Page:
These days, you probably want to buy the biggest monitor your desktop can accommodate.  More screen real estate means more pixels to create an image.  Remember, though, that the image is likely to be just as grainy with a larger monitor as with a smaller one because the image will be spread out over more screen real estate.  To get the best image, always tune a flat panel LCD monitor at its maximum resolution.

-Run monitors at their maximum resolution to get the clearest picture.
-Check the dots per inch (dpi) at the maximum resolution.  Higher dpi monitors will look less grainy.
-Digital video connections produce steadier images.
-If you will be changing monitor resolutions frequently, be sure your monitor can handle the resolutions and display them well.  Although all LCD monitors look less crisp when viewed at less than their maximum resolution, monitors with more capable scaling electronics will show better pictures at lower resolutions.  This is most important with monitors that you use with both your computer and TV.
-Make sure your video card supports the same resolution that your monitor does.
-Higher dpi monitors are not necessarily better monitors.  As you raise the dpi and keep the monitor size the same, typewritten characters, graphics, and other features shrink and become harder to see.  They can also look dim compared to a lower dpi monitor.  This is one reason why you might not want to buy the high resolution version of a laptop screen.  You might not be able to read it well.
-LCD monitors take less power and desk space than tube monitors.
-Numerous studies show large, high resolution monitors and more than one monitor increase productivity markedly.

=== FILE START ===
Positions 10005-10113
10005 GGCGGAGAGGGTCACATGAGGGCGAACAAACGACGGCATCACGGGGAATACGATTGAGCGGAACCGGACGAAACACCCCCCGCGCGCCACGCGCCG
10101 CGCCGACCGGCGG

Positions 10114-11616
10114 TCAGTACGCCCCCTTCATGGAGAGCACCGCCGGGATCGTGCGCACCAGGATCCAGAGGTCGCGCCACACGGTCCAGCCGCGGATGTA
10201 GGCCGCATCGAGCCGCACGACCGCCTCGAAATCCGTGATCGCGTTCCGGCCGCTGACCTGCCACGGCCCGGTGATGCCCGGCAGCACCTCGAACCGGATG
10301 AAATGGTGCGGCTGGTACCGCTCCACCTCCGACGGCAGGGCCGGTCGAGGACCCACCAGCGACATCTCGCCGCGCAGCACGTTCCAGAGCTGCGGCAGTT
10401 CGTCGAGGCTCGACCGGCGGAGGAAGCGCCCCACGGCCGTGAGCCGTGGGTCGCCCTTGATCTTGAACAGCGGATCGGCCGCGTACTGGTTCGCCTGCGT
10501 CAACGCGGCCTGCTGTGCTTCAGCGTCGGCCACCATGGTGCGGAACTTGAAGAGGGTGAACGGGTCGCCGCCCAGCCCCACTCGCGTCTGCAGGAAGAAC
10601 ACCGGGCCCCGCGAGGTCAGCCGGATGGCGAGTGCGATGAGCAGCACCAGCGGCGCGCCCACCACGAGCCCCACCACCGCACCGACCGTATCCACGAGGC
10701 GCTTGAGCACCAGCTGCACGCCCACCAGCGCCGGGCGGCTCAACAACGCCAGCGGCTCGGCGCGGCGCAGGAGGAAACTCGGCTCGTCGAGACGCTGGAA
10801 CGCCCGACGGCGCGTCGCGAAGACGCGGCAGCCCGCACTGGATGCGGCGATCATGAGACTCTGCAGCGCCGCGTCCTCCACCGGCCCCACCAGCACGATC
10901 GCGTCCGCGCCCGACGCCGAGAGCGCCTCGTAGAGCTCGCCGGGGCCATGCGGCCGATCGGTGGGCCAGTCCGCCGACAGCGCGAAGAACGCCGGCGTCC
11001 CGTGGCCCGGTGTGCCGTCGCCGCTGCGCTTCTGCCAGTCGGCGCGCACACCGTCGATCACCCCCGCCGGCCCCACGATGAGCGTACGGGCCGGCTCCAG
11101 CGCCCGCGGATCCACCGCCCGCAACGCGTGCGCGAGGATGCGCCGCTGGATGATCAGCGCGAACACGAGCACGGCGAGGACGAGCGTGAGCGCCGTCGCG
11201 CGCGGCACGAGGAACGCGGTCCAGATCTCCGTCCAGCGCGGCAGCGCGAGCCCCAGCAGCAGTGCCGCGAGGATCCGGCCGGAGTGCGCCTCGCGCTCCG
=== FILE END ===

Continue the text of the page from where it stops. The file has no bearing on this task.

-ALWAYS ask a professional, like one of the guys at Iron Horse, when looking for a camera, monitor, printer, or scanner for the best fit for your needs.
-Seeing is believing.  If you have the chance, always take a look at a monitor before buying it.  Specifications and consumer reviews can be deceiving.  What looks good to someone else may not look good to you.
-Look for brighter monitors for high light environments.
-Large, glossy monitors may look great until you bring them home and see the glare they give off.  Anti-reflective treatments will help you see your monitor better, but may fuzz out the picture, distort colors, or narrow your effective viewing angle.
-Anti-reflective coatings can be damaged by glass cleaners.  Clean your monitors with dry or damp cloths or sponges or specially formulated cleaners for cleaning monitors.
-Video cables often have "chokes" on them.  These are magnets that go around the cable to keep outside signals from interfering with your video transmission.  While they help, it is not a good idea to run video and power cables next to one another.  The electromagnetic radiation emitted from the power cables can interfere with your video signal, most often resulting in ghosting on your screen.  If you have problems with ghosts, color shifts, or color dropouts, check your connections and make sure your power and video cables are not running parallel to one another.  I just fixed a signaling problem with my own monitor by taking parallel power and video cables and moving the video cable so it was at right angles to the power cable.
-Save lots of money and space with keyboard/video/mouse (KVM) switches if you have multiple computers you want to control.

All you really need to remember is this:   Call Iron Horse.  We have been doing this for a long time and can help make sure you see what you want to see!

©2008 Tony Stirk, Iron Horse